Okay, so now its official. It is definitely feasible to make shirts and trousers and sun shades that generate electricity. Japanese private firm has hit a home run by releasing a fabric with PV cells embedded in it.
If it is possible to commercialize it – after all the various improvements that the firm is claiming to introduce – here are my thoughts on the range of different applications once could possibly see coming in from this material.
But, first, let us get a stock of reality check on it. The product is in infancy stage of development. The company says that there are still some challenges including durability of the fabric, isolation of electric conductors and proper weather proofing of the circuit. With all these ‘extra’ layers of protection coming in, this product is definitely not going to be ‘soft and silky’ to be worn as shirts and skirts. So, I foresee this product requiring a lot of iterations of development before we see it coming even close to entering textile industry.
So, let us concentrate on commercial fabric industry. Starting with blinds in offices. Blinds are, a good possible use of this fabric. But, while it sounds good, there are generally some major drawbacks of using them as blinds. Blinds are not always kept in closed position meaning even though you have invested into having these PV powered blinds, you would not always get the maximum energy yield from them.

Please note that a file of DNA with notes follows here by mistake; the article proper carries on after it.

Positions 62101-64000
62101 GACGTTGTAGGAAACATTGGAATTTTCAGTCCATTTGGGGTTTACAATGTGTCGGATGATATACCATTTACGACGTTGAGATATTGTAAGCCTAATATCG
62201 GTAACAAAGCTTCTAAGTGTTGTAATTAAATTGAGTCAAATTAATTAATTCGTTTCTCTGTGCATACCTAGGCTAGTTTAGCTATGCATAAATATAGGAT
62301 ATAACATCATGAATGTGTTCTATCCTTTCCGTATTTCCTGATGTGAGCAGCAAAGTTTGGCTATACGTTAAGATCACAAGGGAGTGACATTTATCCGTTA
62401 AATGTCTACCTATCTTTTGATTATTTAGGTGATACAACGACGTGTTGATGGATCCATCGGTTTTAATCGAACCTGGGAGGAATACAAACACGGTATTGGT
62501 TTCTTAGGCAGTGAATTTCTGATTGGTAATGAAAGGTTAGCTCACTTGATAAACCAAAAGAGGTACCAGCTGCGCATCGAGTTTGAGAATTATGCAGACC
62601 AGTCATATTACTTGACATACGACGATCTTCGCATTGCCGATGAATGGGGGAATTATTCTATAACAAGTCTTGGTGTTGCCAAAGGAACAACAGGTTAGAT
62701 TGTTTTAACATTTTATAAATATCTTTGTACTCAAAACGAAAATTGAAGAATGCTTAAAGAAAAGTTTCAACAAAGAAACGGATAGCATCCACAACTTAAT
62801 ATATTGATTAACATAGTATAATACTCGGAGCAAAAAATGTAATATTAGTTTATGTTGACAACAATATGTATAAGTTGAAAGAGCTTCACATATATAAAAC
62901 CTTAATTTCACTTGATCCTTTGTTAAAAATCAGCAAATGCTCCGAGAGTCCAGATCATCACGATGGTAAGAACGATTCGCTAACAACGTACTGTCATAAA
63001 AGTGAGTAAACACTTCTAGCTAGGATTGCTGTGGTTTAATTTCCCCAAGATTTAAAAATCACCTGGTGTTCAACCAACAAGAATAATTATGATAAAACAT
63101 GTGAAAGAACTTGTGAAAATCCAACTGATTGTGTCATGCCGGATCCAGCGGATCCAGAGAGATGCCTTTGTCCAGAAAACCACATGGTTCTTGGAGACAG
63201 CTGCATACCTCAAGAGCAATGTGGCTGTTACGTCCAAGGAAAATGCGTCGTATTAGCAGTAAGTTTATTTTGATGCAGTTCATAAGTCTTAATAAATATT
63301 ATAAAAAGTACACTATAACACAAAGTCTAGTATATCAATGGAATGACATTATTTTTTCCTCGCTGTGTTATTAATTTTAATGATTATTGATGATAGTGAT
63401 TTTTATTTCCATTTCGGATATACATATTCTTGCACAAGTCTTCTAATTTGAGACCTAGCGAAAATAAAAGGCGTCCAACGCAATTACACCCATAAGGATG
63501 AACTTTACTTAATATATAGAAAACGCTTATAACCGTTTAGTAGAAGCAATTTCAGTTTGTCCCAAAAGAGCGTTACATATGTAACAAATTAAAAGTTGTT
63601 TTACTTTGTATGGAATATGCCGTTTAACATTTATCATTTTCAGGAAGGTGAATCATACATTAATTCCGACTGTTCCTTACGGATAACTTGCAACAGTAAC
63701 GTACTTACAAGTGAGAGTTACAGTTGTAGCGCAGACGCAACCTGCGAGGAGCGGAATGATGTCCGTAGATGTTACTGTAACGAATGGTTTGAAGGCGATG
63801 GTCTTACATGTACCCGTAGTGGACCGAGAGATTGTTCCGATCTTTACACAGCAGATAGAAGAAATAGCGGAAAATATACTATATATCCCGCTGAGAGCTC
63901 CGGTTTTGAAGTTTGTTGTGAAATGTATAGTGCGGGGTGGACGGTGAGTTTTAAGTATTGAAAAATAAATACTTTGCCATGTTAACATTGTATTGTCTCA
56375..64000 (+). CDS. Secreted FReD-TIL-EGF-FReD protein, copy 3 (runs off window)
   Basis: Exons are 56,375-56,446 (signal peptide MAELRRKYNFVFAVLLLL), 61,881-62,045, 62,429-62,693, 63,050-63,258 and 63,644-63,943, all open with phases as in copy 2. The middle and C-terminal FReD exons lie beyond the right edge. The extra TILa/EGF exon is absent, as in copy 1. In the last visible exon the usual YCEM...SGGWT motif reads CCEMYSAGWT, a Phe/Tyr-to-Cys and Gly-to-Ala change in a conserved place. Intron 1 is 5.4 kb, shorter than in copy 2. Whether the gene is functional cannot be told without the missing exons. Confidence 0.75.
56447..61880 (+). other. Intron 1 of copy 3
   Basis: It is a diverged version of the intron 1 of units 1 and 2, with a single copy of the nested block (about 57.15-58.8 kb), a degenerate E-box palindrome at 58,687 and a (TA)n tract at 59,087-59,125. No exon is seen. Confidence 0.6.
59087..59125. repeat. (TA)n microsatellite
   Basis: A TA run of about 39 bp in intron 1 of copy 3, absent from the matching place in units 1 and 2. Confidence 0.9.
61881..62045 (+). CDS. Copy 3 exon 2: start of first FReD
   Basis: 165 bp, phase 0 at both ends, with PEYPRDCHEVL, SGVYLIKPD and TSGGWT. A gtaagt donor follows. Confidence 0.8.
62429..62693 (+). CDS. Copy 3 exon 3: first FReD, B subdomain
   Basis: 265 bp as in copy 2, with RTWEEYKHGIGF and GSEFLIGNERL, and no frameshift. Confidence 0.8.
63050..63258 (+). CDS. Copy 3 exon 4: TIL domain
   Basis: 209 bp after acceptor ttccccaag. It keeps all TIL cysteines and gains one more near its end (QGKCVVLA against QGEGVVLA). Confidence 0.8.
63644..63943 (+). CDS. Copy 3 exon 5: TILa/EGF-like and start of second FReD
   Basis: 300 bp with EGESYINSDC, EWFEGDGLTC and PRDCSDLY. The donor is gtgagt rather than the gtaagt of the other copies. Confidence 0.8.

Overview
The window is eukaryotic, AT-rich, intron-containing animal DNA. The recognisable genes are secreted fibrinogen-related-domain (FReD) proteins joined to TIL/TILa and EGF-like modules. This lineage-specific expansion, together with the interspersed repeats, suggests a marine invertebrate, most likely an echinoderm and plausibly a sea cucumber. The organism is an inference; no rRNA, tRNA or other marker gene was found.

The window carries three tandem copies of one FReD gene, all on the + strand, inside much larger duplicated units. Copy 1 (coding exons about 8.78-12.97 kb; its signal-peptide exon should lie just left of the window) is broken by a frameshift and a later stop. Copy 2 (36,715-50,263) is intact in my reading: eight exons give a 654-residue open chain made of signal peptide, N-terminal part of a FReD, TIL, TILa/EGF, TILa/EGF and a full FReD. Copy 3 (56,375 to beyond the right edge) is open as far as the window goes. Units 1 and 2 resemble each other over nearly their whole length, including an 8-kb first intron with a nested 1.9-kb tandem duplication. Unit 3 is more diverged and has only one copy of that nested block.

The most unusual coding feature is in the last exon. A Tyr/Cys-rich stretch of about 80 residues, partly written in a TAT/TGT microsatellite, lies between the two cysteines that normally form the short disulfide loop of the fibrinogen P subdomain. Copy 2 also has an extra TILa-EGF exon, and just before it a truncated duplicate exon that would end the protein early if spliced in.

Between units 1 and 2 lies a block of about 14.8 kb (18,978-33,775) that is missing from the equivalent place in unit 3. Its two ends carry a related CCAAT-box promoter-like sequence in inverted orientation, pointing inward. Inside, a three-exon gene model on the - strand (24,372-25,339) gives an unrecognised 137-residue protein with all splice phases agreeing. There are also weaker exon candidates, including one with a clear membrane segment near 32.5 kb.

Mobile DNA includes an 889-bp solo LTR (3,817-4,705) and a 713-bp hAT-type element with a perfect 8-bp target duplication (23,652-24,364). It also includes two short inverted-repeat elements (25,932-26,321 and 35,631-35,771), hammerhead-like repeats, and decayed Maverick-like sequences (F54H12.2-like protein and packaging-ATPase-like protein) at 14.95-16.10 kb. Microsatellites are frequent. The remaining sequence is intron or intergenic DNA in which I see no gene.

Tents: That surely is very promising field for this technology. Tents are used in places where the power is scare – if available. With modern life and digital age, people find need for energy even when they are camping, hiking or being ‘supposedly seclude’. This new lifestyle and resulting power needs makes good business case of having fabric used in tents produce power that could possibly be stored. Add to this, general availability of unobstructed sun light at places where the tents are generally pitched.
Car ports: This field has been trying really hard to use conventional PV modules within its designs. Even though some of the best designs have been used previously to ‘attract’ potential large clients, this has not necessarily taken off in big way. Some constraints include need for specially designed super structure for mounting PV modules. Even after putting the system up, you are definitely not going to get a complete water proof shade for your fine cars. The over all cost of ownership is much higher than if you were to use conventional fabric shade that meets all your need at much lower price and having all those PV modules mounted on the roof of your house. With all those serious issues, a fabric based PV system will definitely fly. Not only it’d need smaller structure, but it’ll also do all those basic things that a traditional fabric based shade are expected to do.
So, there is a definite market for this product. My verdict, Go for it, Mr. Japanese! We are waiting to hear more from you.